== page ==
Nicknamed Miss Consistency for her nearly 1,000 wins, Australian jockey Kathy O’Hara is also a keen show jumper and breeds quality horses.
Q: Where were you born, and where do you live now?
A: Born in Singleton and now in Londonderry – four acres with two horses and a pony for my niece.
Q: What got you into horses?
A: I started riding when I was around four. Mum had a pony for my sister Tracy and I, and we used to potter around on her. When we could ride a bit better we got a pony each, and then from ponies it was horses.
Q: At what point did you want to become a jockey?
A: I was about 12. No one in my family had anything to do with racing, but I used to get into trouble on cross country for going too fast! Mum thought it might be a good idea for me to work at a racing stable during the Year Six Christmas holidays so I started with Danny Williams. I worked six weeks for him and loved it!
Q: Who helped you in your apprenticeship years?
A: Mum got a job transfer so we moved to Dubbo. Tracy and I were still in school and the racecourse was right across the road. I was apprenticed to Peter Nestor and rode there for two years before moving to Gwenda Markwell’s at Kembla Grange. The last two years of my apprenticeship were there.
Q: What was a breakthrough moment in your career?
A: I was riding work for Guy Walter at Warwick Farm. I rode a couple of winners and then Guy put me on in the Caulfield Cup as an apprentice. I won the apprentice title which helped put me on the map. I was the first female jockey in Sydney to do that.
Q: Do you have a favourite win?
A: That would be my Group One win on Single Gaze.
Q: What was the biggest career obstacle you overcame?
A: When I started out, particularly in Sydney, there were no girls riding. So it was a bit gender biased. Originally girls weren’t allowed to race but obviously it’s easier now. People are a lot more accepting of female jockeys.
Q: A jockey’s diet can be tough. Any tips?
A: I’m naturally light, bit I have to watch what I eat when I’m riding in handicap races at 50kgs. I think the biggest thing is cutting out sugar. Sugar is in everything! Sugar and salt hold weight on you.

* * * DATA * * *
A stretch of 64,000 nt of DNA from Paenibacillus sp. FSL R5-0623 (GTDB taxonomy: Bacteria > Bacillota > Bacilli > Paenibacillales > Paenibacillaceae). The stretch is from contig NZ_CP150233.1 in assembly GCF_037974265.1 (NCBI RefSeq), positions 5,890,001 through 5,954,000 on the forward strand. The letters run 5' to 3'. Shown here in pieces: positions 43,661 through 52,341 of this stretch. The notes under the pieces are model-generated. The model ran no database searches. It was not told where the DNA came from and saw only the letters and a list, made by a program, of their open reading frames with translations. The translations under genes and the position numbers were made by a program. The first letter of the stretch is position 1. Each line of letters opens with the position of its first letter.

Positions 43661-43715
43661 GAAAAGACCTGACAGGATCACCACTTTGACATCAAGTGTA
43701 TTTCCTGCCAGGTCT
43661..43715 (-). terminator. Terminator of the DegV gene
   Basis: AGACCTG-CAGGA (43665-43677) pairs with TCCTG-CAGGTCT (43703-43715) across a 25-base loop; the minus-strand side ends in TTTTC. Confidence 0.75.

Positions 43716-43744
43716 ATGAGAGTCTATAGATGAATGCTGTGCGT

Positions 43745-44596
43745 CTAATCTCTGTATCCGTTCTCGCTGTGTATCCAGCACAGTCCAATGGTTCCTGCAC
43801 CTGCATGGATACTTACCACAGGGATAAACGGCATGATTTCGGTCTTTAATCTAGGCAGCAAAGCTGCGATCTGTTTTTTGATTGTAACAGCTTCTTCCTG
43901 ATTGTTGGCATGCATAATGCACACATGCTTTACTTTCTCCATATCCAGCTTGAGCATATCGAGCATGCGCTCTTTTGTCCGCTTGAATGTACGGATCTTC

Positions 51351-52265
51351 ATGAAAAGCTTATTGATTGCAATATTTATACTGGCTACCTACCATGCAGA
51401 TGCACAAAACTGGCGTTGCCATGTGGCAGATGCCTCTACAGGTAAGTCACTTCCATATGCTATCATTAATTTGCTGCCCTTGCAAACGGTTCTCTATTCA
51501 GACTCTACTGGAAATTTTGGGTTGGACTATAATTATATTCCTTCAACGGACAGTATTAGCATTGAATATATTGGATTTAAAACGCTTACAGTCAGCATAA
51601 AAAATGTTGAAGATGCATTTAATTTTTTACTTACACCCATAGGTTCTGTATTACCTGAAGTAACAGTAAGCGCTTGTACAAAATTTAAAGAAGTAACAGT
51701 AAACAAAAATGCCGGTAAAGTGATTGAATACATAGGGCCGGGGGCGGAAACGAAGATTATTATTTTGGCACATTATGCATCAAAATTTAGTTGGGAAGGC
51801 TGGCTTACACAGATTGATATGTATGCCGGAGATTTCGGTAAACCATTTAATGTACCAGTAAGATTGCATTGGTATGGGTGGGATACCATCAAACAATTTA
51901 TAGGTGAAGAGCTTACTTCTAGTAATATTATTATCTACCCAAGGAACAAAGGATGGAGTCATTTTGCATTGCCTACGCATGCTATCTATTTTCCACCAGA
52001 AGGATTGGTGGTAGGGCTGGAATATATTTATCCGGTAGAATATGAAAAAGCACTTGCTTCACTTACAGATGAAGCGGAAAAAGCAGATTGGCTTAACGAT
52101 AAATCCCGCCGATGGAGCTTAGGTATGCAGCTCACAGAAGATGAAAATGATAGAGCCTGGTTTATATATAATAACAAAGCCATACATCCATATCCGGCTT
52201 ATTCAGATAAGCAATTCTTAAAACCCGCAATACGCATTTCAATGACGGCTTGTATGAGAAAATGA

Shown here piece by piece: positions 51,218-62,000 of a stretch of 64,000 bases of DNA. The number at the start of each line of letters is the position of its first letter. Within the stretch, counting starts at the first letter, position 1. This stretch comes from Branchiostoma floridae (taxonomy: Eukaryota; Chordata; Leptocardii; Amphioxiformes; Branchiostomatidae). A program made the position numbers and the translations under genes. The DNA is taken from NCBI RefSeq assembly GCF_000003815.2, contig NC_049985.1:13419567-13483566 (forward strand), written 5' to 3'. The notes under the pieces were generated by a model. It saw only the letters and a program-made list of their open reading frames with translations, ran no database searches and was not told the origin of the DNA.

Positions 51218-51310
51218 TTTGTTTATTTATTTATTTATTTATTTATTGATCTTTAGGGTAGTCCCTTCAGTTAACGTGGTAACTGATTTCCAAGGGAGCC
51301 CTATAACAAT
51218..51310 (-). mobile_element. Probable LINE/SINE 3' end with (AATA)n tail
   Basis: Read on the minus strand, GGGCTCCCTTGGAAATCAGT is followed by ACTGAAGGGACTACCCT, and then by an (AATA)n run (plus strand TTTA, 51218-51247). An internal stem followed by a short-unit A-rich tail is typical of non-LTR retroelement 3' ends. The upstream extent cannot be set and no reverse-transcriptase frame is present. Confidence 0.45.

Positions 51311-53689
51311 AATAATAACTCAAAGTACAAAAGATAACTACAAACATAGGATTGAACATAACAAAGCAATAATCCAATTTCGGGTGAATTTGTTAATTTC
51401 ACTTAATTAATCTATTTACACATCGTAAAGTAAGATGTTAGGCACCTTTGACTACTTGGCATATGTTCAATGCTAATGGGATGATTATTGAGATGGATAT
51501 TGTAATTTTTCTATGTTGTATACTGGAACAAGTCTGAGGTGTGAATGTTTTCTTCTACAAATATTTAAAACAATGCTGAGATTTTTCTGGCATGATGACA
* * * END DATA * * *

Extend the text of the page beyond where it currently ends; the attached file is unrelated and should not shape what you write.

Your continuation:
Q: What are the key attributes for a top jockey?
A: You have to be level headed. It’s not an easy game. Obviously injury is part and parcel of being a jockey and everyone has quiet times and lulls. It’s being mentally stable enough to ride that out.
Q: How do you balance a busy racing calendar with show jumping?
A: It’s amazing what you can make time for! It’s what I was doing before I was a jockey. I’ve got a passion for it. It’s something away from the numbers and statistics of racehorses, and training horses yourself is a different kind of atmosphere.
Above: Kathy and her homebred mare Ziva making short work of the 2020 Sydney Summer Classic yellow brick wall (Image by Oz Shotz).
Q: Who’s your show jumping coach?
A: Tom McDermott. He’s very gifted and comes from a gifted family. I rode for his father down in Wagga when I was apprenticed in Dubbo. Obviously Tom’s riding speaks for itself, and I find we click. He’s easy going and his training is easy to understand.
Q: Tell us about your current team.
A: I have two, both bred out of my own mares. When we finished the season before the last lockdown, we were jumping at 1.30m.
Q: You breed quality horses. What factors contribute to that?
A: A lot of luck! The two on my team are both by dressage stallion 00 Seven because I wanted to do some eventing, which now I don’t have time for. But I ended up with two that can really jump.
Q: What are your competition plans?
A: It’s tricky because I have to plan around racing. I went to the Sydney Jump Club recently and they went around the 1.10 easily. Pretty much all I’ve done with them is stuck with the training and they keep progressing. I’d like to consolidate them both at 1.30m before stepping them up.
Q: You’ve just bought a farm in the Hawkesbury. What infrastructure have you put in?
A: We set up the base for an arena with product Warwick Farm was replacing on their pro-ride training track. We just paid for the haulage. We also have four stables, and we put in a horse swim. It’s been really good for the big, fat Warmbloods, especially when it’s really hot and you don’t feel like riding. It’s great for their fitness and they seem to enjoy it.
Q: When you’re not riding, how do you relax?
A: If you ask anybody who knows me, there’s not a lot of downtime or relaxing. I’ve always got jobs, lots of jobs!
Q: If you had to stop riding completely, what would you do?
A: I’d probably be involved in racing in some capacity. I do enjoy the industry. It’s always exciting and ever evolving.
Q: Is there anything you are looking to improve in your own skill set?
A: I’m always looking to develop as a rider. You never stop learning with horses. I’m lucky as I get to ride so many different kinds of horses. It tests your patience and resolve.
Q: What advice would you give a young person starting out in the industry?
A: Keep a positive attitude, keep turning up, and work hard. You won’t get far if you don’t work hard.
Q: Do you have a particular motto?
A: Learn from yesterday, live for today, hope for tomorrow.
Feature Image: Delighted after winning the Festival Stakes on Ranier at Rosehill Gardens (Image by Steve Hart Photography).